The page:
Mount St. Helens is most infamous for her 1980 eruption, which caused a incredible level of devastation, and very recently, hikers have noticed something going on.
Anyone hiking near Mount St. Helens today may have felt a swarm of minor earthquakes that have recently rumbled the area.
The largest of the quakes hit Tuesday night, a magnitude 3.9 tremor that was felt from as far north as Tacoma and as far south as Portland. It is the second largest earthquake to hit the area since 1981.
Swarms of quakes around the Mount St. Helens are relatively common and do not always suggest a sign of impending eruption. Still, there have been a few instances in recent memory that have led the uptick in seismic activity to cause alarm.
Presently, there seems to be no immediate danger of an eruption, according to geologist Trevor Nace, but scientists are continuing to monitor the situation. “While we can’t be certain,” Nace wrote in Forbes, “chances are the next time Mount St. Helen erupts, we will be significantly better prepared.”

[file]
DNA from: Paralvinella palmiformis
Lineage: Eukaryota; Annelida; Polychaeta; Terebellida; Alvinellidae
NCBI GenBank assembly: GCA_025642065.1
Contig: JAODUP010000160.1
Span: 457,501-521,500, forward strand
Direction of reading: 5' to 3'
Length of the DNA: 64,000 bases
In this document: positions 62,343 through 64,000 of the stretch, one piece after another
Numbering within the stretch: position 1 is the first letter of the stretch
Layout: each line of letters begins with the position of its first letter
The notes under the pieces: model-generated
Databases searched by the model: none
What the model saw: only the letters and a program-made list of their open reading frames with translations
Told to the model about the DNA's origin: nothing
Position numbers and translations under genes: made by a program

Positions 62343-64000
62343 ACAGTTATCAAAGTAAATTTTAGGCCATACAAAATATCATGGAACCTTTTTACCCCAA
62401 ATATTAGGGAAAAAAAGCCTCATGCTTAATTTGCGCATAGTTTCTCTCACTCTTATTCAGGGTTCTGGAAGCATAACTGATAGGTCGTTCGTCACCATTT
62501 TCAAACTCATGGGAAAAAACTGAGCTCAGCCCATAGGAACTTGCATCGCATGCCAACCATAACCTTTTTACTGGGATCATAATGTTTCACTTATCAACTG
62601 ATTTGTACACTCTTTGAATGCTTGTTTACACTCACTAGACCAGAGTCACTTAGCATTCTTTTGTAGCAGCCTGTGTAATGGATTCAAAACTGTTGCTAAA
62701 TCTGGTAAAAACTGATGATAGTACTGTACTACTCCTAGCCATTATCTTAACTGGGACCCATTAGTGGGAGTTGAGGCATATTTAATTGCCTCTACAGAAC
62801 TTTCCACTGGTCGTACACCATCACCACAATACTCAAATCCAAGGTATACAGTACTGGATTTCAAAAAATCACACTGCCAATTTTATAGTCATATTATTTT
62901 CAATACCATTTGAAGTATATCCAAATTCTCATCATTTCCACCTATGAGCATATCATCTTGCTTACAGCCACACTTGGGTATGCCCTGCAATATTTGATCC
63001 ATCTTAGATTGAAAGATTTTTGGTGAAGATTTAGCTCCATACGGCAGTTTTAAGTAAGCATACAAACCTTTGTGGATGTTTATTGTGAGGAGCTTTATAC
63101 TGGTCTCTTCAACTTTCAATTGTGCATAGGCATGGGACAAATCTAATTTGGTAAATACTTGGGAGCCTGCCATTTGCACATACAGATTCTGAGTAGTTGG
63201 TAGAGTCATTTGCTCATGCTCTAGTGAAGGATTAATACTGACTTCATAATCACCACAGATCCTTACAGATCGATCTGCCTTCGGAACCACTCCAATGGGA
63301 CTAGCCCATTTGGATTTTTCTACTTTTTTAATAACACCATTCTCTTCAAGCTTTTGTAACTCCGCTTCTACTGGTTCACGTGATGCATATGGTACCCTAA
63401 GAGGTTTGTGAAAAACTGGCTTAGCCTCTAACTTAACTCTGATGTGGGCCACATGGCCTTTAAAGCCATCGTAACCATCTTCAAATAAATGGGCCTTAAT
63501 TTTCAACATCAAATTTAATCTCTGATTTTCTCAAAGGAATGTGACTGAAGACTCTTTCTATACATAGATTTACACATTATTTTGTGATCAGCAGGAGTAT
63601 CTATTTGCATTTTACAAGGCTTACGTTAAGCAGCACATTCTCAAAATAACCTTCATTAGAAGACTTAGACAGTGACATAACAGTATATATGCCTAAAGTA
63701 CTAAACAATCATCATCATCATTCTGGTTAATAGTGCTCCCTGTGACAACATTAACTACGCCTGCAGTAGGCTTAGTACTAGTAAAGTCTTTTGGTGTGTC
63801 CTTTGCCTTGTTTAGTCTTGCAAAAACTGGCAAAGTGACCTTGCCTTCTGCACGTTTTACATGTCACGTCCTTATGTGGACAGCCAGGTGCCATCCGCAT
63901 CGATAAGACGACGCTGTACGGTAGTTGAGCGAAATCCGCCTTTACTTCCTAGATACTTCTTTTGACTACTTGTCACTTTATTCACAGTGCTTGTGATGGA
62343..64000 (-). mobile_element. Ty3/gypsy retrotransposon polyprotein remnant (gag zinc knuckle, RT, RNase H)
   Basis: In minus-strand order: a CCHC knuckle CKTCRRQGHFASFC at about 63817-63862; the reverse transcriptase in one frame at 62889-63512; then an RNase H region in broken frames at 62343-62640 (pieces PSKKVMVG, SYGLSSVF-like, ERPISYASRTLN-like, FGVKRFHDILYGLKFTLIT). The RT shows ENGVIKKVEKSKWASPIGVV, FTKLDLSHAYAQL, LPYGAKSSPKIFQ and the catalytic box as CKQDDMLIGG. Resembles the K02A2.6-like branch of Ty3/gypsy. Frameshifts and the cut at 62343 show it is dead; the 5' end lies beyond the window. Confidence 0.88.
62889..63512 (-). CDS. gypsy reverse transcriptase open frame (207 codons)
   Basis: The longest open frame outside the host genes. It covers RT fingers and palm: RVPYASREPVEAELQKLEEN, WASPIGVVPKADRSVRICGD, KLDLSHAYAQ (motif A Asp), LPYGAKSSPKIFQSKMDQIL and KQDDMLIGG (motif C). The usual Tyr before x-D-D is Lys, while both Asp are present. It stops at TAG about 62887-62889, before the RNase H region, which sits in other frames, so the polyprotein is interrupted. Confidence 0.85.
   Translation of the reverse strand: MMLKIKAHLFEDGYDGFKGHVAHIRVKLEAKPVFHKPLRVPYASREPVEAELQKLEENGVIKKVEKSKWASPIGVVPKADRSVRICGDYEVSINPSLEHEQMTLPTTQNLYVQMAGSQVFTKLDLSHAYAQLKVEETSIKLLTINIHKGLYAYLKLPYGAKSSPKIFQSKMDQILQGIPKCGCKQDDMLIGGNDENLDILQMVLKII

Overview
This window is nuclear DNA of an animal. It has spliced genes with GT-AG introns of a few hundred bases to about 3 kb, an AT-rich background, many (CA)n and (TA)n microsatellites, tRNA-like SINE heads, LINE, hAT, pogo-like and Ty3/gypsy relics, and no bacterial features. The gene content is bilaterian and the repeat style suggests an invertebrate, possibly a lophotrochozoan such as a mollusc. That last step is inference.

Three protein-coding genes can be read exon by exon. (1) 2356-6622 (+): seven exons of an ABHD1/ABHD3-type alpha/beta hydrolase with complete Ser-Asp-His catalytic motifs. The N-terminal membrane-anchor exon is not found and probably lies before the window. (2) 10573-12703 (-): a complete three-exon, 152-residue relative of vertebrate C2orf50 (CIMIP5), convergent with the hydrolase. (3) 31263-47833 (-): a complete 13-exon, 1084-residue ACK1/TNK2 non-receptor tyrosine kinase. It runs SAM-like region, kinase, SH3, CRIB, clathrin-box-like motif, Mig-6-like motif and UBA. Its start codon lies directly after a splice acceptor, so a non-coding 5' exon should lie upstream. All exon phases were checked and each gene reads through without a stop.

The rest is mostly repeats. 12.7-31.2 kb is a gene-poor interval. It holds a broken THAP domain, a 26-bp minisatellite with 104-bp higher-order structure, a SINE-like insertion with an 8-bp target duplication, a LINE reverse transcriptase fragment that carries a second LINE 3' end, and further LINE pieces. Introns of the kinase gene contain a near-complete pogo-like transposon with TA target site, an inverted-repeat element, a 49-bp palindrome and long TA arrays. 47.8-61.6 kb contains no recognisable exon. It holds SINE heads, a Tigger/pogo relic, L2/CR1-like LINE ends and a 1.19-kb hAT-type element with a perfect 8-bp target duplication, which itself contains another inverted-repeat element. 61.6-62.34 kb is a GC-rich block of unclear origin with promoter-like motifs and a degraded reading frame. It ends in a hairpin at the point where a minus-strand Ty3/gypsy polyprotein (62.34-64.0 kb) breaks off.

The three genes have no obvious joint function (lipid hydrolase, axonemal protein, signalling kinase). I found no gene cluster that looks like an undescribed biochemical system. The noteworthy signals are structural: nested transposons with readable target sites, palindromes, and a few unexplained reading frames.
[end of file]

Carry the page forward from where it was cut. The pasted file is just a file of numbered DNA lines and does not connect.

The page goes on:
The on Sunday, May 18, 1980 eruption was preceded by a two-month series of earthquakes and steam-venting episodes, caused by an injection of magma at shallow depth below the volcano that created a large bulge and a fracture system on the mountain’s north slope.
An earthquake at 8:32:17 a.m. PDT caused the entire weakened north face to slide away, creating the largest landslide ever recorded. This allowed the partly molten, high-pressure gas- and steam-rich rock in the volcano to suddenly explode northwards toward Spirit Lake in a hot mix of lava and pulverized older rock, overtaking the avalanching face.
Approximately 57 people were killed directly, including innkeeper Harry R. Truman, photographers Reid Blackburn and Robert Landsburg, and geologist David A. Johnston. Hundreds of square miles were reduced to wasteland. It caused over a billion U.S. dollars in damage ($3.03 billion in 2017 dollars). Thousands of animals were killed. Mount St. Helens was left with a crater on its north side.